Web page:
Avascular necrosis, or bone death (osteonecrosis), happens when an area of the bone does not get enough blood supply. Avascular necrosis causes small breaks throughout the bone structure that can eventually lead to fractures. The hips are a common place for avascular necrosis to occur.
Excessive consumption of alcohol, sickle-cell anemia, trauma to the area, or the long-term use of some steroidal medications can all cause avascular necrosis.
The symptoms of avascular necrosis are pain in the joint, reduced range of motion, and stiffness, and vary in intensity depending on the stage of the disease. Some patients feel no pain from the disease.
Avascular necrosis is treated with medications, physical therapy, and in more serious cases, surgery. Prognosis depends on what joints have been affected and how far the bone death has progressed.
To determine whether you are eligible for disability because of your avascular necrosis, the Social Security Administration (SSA) must examine the documented symptoms of your condition and decide whether they actually prevent you from working.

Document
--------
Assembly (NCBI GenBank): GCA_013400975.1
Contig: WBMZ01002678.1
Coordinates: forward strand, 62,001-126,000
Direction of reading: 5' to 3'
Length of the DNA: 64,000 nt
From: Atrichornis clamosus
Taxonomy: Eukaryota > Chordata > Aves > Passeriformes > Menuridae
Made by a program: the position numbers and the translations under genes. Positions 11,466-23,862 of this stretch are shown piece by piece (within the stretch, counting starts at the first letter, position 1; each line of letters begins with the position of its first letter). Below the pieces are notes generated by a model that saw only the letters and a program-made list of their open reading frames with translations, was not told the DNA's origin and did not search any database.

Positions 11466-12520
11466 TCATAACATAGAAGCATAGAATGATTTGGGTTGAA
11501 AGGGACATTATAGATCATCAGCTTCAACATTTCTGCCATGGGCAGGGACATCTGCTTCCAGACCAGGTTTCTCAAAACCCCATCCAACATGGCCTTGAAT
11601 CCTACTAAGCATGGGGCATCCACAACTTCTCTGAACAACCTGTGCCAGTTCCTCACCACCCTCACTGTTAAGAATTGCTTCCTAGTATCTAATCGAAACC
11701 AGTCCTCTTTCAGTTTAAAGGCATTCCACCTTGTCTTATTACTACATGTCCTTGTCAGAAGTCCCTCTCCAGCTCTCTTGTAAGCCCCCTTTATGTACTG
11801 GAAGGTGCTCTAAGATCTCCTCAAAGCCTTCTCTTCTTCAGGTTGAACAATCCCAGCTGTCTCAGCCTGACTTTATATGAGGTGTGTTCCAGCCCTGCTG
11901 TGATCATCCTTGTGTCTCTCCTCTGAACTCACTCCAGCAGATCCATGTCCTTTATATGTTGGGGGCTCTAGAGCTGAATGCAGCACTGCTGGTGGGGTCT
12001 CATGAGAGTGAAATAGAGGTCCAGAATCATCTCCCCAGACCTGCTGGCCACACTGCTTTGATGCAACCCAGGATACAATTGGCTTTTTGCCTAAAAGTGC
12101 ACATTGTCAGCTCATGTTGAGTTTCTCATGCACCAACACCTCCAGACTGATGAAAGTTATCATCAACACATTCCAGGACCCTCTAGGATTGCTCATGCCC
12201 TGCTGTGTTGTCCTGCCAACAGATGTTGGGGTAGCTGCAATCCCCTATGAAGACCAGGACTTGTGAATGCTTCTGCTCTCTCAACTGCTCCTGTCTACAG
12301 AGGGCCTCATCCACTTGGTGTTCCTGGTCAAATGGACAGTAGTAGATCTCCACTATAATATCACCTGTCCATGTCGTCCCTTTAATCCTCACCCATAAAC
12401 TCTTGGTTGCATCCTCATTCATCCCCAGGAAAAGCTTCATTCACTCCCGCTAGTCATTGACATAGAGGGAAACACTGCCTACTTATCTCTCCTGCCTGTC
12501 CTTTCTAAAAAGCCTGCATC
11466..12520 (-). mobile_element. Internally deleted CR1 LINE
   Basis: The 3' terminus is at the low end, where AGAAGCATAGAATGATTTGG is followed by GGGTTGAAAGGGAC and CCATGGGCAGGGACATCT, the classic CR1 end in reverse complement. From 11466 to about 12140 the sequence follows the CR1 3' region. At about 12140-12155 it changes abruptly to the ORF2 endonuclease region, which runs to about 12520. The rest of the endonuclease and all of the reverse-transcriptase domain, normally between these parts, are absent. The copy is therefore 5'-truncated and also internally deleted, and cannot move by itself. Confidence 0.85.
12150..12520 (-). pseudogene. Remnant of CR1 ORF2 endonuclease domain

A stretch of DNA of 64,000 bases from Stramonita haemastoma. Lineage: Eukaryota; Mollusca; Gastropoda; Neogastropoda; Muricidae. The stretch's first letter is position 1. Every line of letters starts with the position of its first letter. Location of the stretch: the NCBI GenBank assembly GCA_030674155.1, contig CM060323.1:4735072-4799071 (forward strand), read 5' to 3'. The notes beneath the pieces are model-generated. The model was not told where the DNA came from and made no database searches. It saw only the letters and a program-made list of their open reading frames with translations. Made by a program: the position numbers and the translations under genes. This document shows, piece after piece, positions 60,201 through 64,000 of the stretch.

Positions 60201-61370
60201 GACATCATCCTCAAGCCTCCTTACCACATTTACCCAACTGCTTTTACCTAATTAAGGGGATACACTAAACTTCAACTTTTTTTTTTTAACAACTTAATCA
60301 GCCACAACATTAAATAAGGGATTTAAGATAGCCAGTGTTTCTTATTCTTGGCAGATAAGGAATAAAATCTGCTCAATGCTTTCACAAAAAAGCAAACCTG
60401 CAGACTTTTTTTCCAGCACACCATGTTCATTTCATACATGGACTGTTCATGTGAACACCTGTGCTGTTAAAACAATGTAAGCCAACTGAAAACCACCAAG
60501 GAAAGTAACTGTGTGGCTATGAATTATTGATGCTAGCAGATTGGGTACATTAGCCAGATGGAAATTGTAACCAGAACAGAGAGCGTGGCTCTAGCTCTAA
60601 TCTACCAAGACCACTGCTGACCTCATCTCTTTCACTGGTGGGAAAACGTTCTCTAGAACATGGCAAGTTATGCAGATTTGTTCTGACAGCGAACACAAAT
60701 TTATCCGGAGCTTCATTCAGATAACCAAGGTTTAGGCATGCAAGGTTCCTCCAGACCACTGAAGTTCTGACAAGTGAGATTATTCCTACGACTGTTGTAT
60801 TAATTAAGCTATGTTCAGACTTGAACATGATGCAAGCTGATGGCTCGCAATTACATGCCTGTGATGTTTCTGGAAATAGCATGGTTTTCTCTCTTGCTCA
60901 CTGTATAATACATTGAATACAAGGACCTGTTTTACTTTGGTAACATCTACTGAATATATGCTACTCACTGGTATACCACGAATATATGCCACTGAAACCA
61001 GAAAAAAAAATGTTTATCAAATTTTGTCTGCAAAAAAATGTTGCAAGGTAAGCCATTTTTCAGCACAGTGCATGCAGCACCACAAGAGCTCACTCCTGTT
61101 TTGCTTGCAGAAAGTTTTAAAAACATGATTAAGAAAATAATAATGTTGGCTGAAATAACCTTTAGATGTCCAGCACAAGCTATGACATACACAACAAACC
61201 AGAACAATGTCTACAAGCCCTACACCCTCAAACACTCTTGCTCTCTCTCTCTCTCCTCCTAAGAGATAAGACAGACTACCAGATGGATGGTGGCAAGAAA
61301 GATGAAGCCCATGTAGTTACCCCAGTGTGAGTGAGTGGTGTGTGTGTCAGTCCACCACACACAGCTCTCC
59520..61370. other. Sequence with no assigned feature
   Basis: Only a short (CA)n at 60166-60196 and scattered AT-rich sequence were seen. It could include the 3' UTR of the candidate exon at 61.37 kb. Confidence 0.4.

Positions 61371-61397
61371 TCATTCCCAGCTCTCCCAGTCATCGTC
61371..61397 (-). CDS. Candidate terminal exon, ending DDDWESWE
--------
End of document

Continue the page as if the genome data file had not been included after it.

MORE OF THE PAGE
If you had hip replacement surgery due to bone death in your hips, you may be able to get disability benefits if you are still unable to walk properly (ambulate effectively) after surgery.
If Social Security determines you can still perform your past work, your claim will be denied; however, if the SSA thinks you can no longer do your old job, it will determine whether there is any other work you could do. Depending on your age, education and past work experience there may not be any jobs.
To make this determination, the SSA will review all the medical evidence you have provided in support of your claim and prepare a Residual Functional Capacity assessment (RFC). An RFC details how your avascular necrosis has affected your ability to perform certain job-related functions.